McIntyre is reporting that there is in fact another unpublished paper by the same authors. This looks interesting because he has been able to get something of a fix on the data which, rather than having 20th century upticks, has downticks instead. This being the case, it's something of a mystery as to how Tingley and Huybers' methodology manages to generate a hockey stick.
Watch this space.
There has been much interest in the statistics that the government is using in its campaign to link home educators with child abuse.
The essence of the story is that a survey of local education authorities has determined that 0.4% of home ed children are on the "At risk" register. This compares to a figure of 0.2% in the population as a whole. The 0.4% figure is described as varying greatly between different counties, suggesting to me that it is a measure that is prone to error.
The figures appear to be being used as a way of answering the question "Are HE kids more at risk of child abuse than those in schools", with "on the At Risk register" being used as a proxy for "At risk". It strikes me that these are not the same thing at all though. There are clearly very large numbers of children who are HE but are not known to the authorities and there will also be some who are at risk who are not known to the authorities either. Because of this, "On the At Risk register" would appear to be a very poor proxy for "At risk", at least as far as assessing HE is concerned.
The question is, how would you answer the question properly? With the survey as presented there must be a possibility that that the risk associated with HE is actually less than that for the population as a whole. But how would you calculate this probability?
This is a question for a stats blogger - I wonder if this man knows? I'll ask him.
There is a home ed consultation ongoing at the moment, inviting responses to the government's proposals. Readers may like to make their feelings know here. Responses are due by close of play on Monday.
Lynne Featherstone has been kind enough to respond in the comments thread on my original posting. I am reproducing her comment here in full.
It is because I am interested in finding a way to back your freedoms that I firstly took time to meet constituents, secondly took time to write about the issue very broadly on my blog; thirdly took time to read and response to comments - and am open to the arguments people people have made. But if all the home educators'responses are simply about slagging me off for even wanting to hear the arguments, daring to examine the concerns raised by the Badman Review and see what the challenges are to complete and absolute freedoms - then how liberal are you? If you cannot tolerate discourse and scrutiny and your only response is to attack me ........
Anyway - you have all helped shaped my views and over on my blog there are one or two really good posts that I have found helpful and constructive.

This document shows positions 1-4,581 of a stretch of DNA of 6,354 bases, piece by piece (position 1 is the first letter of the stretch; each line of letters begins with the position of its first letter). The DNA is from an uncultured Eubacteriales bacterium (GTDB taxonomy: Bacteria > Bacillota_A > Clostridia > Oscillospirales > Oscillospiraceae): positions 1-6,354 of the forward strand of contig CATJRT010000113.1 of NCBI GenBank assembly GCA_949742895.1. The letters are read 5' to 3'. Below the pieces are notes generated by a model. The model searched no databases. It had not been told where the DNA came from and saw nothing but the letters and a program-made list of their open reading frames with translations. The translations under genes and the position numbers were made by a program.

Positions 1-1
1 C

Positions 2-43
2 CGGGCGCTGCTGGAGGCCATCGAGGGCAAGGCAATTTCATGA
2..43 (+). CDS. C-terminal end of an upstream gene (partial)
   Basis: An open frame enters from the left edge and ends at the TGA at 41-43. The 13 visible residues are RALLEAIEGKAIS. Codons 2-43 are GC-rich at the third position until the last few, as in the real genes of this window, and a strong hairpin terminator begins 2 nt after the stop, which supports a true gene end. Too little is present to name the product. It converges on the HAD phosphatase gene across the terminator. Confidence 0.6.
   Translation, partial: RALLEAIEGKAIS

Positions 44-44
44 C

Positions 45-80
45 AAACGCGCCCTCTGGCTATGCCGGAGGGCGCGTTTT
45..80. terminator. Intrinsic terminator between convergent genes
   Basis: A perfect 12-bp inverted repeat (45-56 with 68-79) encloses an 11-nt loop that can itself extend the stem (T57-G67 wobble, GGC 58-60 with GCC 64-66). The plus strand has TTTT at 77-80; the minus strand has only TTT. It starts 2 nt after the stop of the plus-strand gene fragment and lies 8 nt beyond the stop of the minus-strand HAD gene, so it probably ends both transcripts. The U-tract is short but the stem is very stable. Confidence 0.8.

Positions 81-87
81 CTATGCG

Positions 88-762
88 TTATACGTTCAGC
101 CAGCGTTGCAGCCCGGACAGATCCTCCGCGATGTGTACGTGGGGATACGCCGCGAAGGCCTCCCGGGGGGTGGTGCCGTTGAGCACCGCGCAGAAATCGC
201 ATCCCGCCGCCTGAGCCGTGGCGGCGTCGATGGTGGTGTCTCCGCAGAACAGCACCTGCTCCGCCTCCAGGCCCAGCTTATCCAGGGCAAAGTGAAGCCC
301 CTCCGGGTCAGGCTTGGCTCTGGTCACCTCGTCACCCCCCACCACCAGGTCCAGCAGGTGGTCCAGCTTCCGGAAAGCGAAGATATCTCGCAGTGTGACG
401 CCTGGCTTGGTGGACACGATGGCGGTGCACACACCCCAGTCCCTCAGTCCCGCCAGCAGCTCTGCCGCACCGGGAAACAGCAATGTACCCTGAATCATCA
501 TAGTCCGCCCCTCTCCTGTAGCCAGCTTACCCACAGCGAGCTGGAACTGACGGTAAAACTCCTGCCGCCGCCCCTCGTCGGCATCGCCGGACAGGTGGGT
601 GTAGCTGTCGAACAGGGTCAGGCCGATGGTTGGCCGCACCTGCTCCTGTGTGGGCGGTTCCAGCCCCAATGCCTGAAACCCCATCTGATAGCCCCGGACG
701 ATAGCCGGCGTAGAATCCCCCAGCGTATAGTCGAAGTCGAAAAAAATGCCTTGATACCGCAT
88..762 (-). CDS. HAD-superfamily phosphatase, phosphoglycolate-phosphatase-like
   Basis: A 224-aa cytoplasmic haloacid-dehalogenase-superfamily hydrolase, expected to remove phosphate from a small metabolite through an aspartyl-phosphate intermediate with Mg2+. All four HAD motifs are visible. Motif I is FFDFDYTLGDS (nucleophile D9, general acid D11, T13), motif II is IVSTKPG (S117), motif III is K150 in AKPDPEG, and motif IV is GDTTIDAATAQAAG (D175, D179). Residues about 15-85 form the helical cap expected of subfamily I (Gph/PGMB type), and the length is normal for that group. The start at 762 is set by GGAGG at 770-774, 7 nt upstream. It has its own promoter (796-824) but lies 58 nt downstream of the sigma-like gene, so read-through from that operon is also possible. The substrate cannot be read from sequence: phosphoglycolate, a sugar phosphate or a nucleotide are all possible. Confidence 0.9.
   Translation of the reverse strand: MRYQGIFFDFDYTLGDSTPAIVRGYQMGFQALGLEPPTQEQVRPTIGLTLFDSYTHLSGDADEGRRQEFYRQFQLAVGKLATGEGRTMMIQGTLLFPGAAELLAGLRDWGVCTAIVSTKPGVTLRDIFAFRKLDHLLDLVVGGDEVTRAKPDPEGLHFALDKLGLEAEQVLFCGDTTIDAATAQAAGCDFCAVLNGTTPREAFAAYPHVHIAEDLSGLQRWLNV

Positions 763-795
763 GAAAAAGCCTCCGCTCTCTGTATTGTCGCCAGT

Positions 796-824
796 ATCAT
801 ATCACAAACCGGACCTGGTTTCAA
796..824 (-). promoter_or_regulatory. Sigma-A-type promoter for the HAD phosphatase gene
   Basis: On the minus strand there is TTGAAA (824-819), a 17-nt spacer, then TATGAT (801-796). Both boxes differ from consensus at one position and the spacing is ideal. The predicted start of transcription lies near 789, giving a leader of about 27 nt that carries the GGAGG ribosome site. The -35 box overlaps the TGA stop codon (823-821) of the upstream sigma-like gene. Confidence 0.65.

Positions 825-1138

Firstly I have to take issue with the comment about all home educators slagging Lynne off. None of the commenters on my earlier posting have made any personal comments about Lynne. I see nothing in my own post that could be seen as abusive either, although not being a home educator, I presumably don't fall into the category Lynne defines. Whatever might have been said elsewhere, I would hope that Lynne would recognise that this site has been conducted in orderly fashion.
That said, there is a conundrum for us on the outside looking in at our representatives. When we observe our parliamentarians discussing the abolition of long-cherished freedoms, are we really expected to stand and watch with equanimity? Are we to make polite representations suggesting that perhaps the abolition of the assumption of innocence is not such a good idea and maybe politicians might like to reconsider? Extremism in the defence of liberty is no vice and moderation in the pursuit of justice is no virtue.
I infer from Lynne's own site that she is now receptive to the civil liberties defence of home education, which is welcome, and speaks of a certain strength of character in the face of some strong criticism. But I'm still not satisfied (and when I say this I am not trying to "slag off" Lynne in particular, but parliamentarians as a whole): should it not concern us that we outside parliament are having to point out to our elected representatives that what they are proposing is such a disastrous infringement of our rights? How is it that we have elected people who need to have this explained to them?
Isn't the first job of parliamentarians to defend the liberties of the people?
Dear Ms Featherstone
Your blog post today is about your being lobbied by home educators. You observe their fear that their way of life is being destroyed, that they will be subject to inspection and that a state-mandated curriculum will be imposed upon them. It is, you say, a conundrum to choose between the parent's freedom to educate their children as they see fit and the demands of the state to "ensure safety".
It is not a conundrum at all.
You see, this kind of issue is easy for a liberal. This is first principles stuff: the state needs to prove reasonable grounds before it can enter someone's home; it has to get a warrant first; you are innocent until proven guilty. That kind of thing.